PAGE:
60 TOTAL CREDITS REQUIRED
The University of New Haven’s online Master of Arts in Clinical Mental Health Counseling program includes 60 credit hours (20 total courses) of online mental health counseling courses, combining a core of advanced knowledge and skill development with interdisciplinary electives and in-person intensive residential components.
The curriculum represents the highest standards of professional ethics, theoretical integration, clinical skills, and multicultural counseling competencies. Courses are 15 weeks in duration and most students finish their program in three years.
Our mental health counseling courses are designed to align with Council for the Accreditation of Counseling and Related Educational Programs (CACREP) standards and enable graduates to meet Licensed Professional Counselor (LPC) requirements in the state of Connecticut.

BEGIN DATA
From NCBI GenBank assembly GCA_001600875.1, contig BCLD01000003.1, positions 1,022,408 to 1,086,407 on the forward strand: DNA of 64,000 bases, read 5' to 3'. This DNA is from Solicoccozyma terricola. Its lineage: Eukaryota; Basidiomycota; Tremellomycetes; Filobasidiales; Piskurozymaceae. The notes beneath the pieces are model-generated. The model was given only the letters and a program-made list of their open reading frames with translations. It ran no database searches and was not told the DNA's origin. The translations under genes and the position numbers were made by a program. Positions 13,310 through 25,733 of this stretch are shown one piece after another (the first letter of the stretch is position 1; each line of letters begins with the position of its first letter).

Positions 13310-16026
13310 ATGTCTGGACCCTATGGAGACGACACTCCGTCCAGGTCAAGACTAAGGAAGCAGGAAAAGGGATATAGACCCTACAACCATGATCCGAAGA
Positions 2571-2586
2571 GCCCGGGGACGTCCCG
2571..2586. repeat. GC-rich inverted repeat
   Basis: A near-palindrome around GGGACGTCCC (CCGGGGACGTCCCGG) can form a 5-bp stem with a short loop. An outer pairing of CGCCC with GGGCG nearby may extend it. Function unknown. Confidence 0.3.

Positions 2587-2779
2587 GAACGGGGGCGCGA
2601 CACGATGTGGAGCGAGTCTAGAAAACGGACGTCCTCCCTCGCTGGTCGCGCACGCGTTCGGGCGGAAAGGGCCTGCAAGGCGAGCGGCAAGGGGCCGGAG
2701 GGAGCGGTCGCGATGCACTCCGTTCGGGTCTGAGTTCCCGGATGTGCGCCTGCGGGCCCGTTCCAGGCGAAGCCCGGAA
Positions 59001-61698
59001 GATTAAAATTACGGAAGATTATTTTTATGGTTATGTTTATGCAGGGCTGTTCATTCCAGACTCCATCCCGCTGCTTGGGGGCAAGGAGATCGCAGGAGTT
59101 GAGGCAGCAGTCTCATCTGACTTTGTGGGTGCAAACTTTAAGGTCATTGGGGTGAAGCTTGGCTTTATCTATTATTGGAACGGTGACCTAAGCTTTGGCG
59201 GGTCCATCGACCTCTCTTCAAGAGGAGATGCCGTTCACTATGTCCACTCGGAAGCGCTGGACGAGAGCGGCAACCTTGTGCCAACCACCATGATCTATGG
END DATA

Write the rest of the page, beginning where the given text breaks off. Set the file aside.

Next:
As a student, you will complete 700 hours of supervised clinical training in your community. Practicum and internship opportunities include individual and group supervision and direct practice with clients relevant to your chosen specialty. You will also participate in two weeklong summer residencies as part of your program.
You can choose to specialize your degree with concentrations in community development or forensic mental health. Both options are designed to provide a deep understanding of relevant and in-demand practice areas for career success.
*Forensic Mental Health concentration courses.
**Community Development concentration courses (choose PADM 6602 or PADM 6663).